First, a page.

Clearly, Nair was ambivalent about the role of place in the novel. As she said in an interview, “‘The bolt of inspiration [for the film] came from visiting Lahore for the first time in 2004…. It was a dazzling encounter. I was moved by the extraordinary creative expression there in poetry, film and theater. It was so different than the Pakistan one read about in the newspapers.’”[5] This comment seems to show a desire to engage with the specificity of Pakistan, to represent it outside of the global discourses of terror and security. Yet in the film, Nair replicates those very discourses, by representing Lahore as something other than the “true Lahore” of her father’s birth – as, first of all, Delhi; as devoid of a cultural history (where the historic Pak Tea House becomes a terrorist cell); and as overrun by the kind of random violence that effectively represents it as unlivable. Despite centering on a middle-class family, there are few representations of everyday life in Lahore – the kind that her father must have lived.

Representations of everyday spaces have the power to contest the geopolitical objectification of a city. One exceptional scene in the film is when Changez is driving with his sister through a set of army roadblocks in Lahore, days after the 2001 Parliament bombings in Delhi. The shot is mostly of the siblings’ conversation from inside the car, a perspective which empties the Army checkpoint of its geopolitical significance – i.e. imminent war with India. The car slows down, and then they are waved through; his sister comments on the fact that it is easier to get through these checkpoints as a woman, and Changez’s narration references the flexibility of Lahoris to moments of crisis. In its intimacy and its refusal to be over-determined by the specter or threat of war, the scene is reminiscent of Rhea and Aditi’s drives through Delhi in Nair’s earlier film Monsoon Wedding (2001), which also remarked upon the interactions between the inside and the outside of cars as central to the everyday life of the South Asian megacity. Here, we get a glimpse – albeit brief – of a Lahore not recycled through Hollywood stereotypes, but a real, lived, city.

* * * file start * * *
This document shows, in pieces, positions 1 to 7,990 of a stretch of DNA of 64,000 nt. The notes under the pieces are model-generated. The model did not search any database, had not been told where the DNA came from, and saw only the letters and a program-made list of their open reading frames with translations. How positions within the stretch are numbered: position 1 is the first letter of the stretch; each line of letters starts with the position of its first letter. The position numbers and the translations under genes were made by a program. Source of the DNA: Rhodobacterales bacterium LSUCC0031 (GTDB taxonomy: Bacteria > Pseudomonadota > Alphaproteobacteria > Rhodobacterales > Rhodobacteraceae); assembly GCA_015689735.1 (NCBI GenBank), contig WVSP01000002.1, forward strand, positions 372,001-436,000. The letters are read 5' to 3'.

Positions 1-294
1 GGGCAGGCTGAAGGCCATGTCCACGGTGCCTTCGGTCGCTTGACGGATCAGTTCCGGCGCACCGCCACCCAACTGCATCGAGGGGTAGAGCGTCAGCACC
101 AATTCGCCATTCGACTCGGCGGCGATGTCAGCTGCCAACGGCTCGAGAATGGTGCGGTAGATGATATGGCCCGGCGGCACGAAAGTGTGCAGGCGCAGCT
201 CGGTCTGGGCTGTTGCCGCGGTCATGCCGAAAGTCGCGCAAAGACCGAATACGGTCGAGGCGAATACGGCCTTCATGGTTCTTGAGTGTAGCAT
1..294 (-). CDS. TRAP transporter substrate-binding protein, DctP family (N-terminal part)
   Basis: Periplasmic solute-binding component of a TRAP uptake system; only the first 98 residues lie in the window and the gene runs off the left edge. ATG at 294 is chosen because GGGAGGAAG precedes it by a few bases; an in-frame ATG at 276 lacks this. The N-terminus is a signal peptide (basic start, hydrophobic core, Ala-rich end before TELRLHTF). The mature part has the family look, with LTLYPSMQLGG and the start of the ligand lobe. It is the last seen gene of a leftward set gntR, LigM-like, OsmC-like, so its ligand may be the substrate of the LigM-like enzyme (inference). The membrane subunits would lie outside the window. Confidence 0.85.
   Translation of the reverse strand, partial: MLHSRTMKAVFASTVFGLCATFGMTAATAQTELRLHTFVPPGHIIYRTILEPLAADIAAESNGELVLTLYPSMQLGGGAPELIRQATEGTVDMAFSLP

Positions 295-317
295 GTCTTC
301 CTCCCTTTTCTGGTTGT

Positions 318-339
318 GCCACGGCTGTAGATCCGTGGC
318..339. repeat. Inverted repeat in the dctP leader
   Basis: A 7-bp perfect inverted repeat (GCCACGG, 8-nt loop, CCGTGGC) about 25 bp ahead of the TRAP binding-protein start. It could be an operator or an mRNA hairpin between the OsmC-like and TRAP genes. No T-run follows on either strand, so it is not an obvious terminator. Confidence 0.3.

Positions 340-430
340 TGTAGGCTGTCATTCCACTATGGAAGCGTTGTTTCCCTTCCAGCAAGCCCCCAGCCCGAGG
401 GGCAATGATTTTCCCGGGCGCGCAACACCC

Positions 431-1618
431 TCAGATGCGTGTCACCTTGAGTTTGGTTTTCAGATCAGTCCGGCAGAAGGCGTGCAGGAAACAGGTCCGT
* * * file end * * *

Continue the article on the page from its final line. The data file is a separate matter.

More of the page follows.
It is not Lahore, but Nair does succeed in creating a new “place” in her film that is absent in the novel – that of Punjab. In Hamid’s novel, Punjab is only mentioned when Changez is on a business trip in Valparaiso, Chile, where he is to value a dying publishing house. By telling the publisher that “‘My father’s uncle was a poet… He was well-known in the Punjab’” (Hamid 2007:142), he seems to catch his attention; subsequently, the publisher analyses him in a way that changes his life forever.[6] Nair expands this moment significantly in the film by making Changez’s father, rather than a distant relative, the poet, and by situating this scene not in Chile, but in Turkey. In the film, Nair has the Turkish publisher actually find a copy of Changez’s father’s book: a collection of poets of the Punjab.[7] This phrase, “poets of the Punjab,” is striking, as presumably the poetry itself is written in Urdu and not Punjabi, thus raising the question of Punjabi identity as something that transcends language. This assertion of Punjabiyat – or Punjabiness – in Turkish translation proves a counter-formation to modernity as it is narrowly defined by the west, from its colonial forms to its new, neo-colonial expression in firms like Samson Underwood, which, as we see most clearly in this very scene, enacts brutal violence on alternative and pluralistic cultural milieux. Likewise, Punjabiyat contests the crystallised division between India and Pakistan by representing a region that crosses the national border. This interaction with the Turkish publisher is the moment of Changez’s self-realisation, which takes him to a mosque, where he goes not to pray but to literally see for himself the possibilities for art, culture and Islam to constitute a modern alternative to the hyper-capitalism of New York City. In all these ways, Punjabiyat contributes to a suggestive theory of place that incorporates the local, the regional, and the transnational.